Signup date: 11 Feb 2010 at 10:45pm
Last login: 04 Aug 2016 at 2:01pm
Post count: 445
I agree with what the others say also, you can copy some of the bits but be very careful you don't copy something that isn't relevant. I stick to the same structure for the cover letter, i.e. the first paragraph introducing yourself, saying where you saw the project advertised (if it is an advertised position you're going for) and why you would be good for the project.
The second paragraph talk about the university/institution and the project, why you want to work there etc. A third paragraph bigging yourself up basically, why you'd be amazing for the project. Then a brief summary at the end.
Good luck with your applications!
Hello! I just got offered a PhD starting at the beginning of October so I'm in the same boat too! I've read a lot on here about peoples problems etc, but I think it's a good thing as going into it knowing there are going to be difficulties means we'll be able to deal with them better when they come along? Maybe? Haha, hopefully at least!
Good luck starting in September and maybe we can share experiences when it starts!:-)
I think after a week, just send a polite email asking if he has received the application. That way you can put your mind to ease but not seem too pushy, the professor may take a few weeks to get round to reading the proposal if he/she is busy, but at least you'll know that it has been received.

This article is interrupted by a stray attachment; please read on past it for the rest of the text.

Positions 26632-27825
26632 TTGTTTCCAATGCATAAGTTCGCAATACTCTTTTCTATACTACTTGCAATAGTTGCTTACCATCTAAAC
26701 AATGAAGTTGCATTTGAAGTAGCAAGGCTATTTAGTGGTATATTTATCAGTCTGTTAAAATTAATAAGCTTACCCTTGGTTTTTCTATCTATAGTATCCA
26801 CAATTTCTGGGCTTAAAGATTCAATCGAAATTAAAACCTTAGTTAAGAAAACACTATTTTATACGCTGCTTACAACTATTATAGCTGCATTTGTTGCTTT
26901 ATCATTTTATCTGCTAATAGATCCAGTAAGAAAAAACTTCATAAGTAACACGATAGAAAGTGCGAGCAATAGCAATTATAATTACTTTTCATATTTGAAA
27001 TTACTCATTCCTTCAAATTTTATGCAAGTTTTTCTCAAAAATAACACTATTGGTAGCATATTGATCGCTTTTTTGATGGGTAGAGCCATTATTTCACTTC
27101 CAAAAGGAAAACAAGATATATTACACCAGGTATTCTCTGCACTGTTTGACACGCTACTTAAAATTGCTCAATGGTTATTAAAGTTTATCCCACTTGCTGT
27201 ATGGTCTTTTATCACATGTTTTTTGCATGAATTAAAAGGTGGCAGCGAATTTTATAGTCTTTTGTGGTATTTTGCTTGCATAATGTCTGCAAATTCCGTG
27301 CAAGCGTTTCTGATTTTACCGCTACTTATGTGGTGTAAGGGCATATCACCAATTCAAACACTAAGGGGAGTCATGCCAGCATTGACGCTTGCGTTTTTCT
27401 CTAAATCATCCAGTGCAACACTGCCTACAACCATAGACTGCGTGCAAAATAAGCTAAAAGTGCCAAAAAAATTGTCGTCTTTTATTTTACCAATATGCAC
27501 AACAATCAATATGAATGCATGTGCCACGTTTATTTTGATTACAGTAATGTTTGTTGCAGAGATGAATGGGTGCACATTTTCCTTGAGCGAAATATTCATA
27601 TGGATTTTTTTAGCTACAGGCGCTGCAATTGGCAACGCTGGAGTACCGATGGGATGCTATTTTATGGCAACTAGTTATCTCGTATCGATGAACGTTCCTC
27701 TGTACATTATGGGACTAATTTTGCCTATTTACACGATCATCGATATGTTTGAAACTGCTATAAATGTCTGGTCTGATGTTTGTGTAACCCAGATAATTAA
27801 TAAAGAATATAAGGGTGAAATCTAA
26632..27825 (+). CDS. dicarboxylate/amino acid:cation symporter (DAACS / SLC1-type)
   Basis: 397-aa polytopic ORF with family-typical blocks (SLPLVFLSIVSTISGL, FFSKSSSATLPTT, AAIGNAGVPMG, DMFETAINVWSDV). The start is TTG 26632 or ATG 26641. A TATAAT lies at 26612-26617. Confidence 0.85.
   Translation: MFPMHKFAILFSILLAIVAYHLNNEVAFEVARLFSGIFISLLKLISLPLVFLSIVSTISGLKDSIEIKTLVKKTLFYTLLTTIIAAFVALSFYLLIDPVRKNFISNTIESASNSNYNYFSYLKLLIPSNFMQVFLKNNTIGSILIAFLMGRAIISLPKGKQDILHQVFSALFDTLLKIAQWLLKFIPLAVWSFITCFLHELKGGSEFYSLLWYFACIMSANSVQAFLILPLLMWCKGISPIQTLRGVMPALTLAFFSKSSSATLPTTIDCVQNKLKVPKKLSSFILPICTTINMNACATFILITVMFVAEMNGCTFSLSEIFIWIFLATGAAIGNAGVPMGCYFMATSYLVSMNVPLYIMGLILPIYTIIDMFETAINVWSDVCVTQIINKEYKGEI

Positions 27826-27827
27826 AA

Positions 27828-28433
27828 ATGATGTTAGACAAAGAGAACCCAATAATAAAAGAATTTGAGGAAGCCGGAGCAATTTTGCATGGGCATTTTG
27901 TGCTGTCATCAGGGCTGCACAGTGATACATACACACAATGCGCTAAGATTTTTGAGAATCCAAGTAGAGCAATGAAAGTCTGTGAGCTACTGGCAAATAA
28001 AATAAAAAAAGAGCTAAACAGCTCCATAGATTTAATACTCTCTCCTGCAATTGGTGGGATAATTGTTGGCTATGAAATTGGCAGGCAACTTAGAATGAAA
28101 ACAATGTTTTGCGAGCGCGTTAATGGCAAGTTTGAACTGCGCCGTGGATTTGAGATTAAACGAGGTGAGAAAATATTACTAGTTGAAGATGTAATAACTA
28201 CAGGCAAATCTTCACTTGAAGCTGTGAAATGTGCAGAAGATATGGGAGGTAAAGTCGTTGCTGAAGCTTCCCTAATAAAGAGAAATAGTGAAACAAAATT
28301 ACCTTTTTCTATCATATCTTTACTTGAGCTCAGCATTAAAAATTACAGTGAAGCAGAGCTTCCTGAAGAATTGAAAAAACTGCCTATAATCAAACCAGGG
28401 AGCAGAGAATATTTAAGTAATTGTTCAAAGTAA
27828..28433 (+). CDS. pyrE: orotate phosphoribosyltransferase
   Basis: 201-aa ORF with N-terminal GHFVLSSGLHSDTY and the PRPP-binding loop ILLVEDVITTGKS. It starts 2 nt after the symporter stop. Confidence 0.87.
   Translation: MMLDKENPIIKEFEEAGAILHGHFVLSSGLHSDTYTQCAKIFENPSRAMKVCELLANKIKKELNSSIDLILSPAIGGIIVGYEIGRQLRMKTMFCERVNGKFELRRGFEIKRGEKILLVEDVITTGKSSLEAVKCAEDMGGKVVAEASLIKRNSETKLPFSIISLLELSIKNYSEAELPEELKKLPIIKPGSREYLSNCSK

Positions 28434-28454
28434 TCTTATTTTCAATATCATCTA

Yeah I think before he was just hoping that it wouldn't really happen, when I first applied at the beginning of last year I didn't talk to him about it properly, but as it didn't get funding and I had to re-apply the next year I took the time to talk to him. But he just said 'we'll deal with it if it happens' as I think he thought the same would happen again. Then when I said it looked like it was getting funding this year he started saying things like 'you just want to get away from me' but in a jokey kind of way. But I think this might be how he is really feeling, even though I tried to reassure him that I didn't want that at all. I know it's a big ask for him to move hundreds of miles away from home, and I would consider a distance relationship but it would be difficult, we've been together 7 years and lived together for 3 so it would be a big change!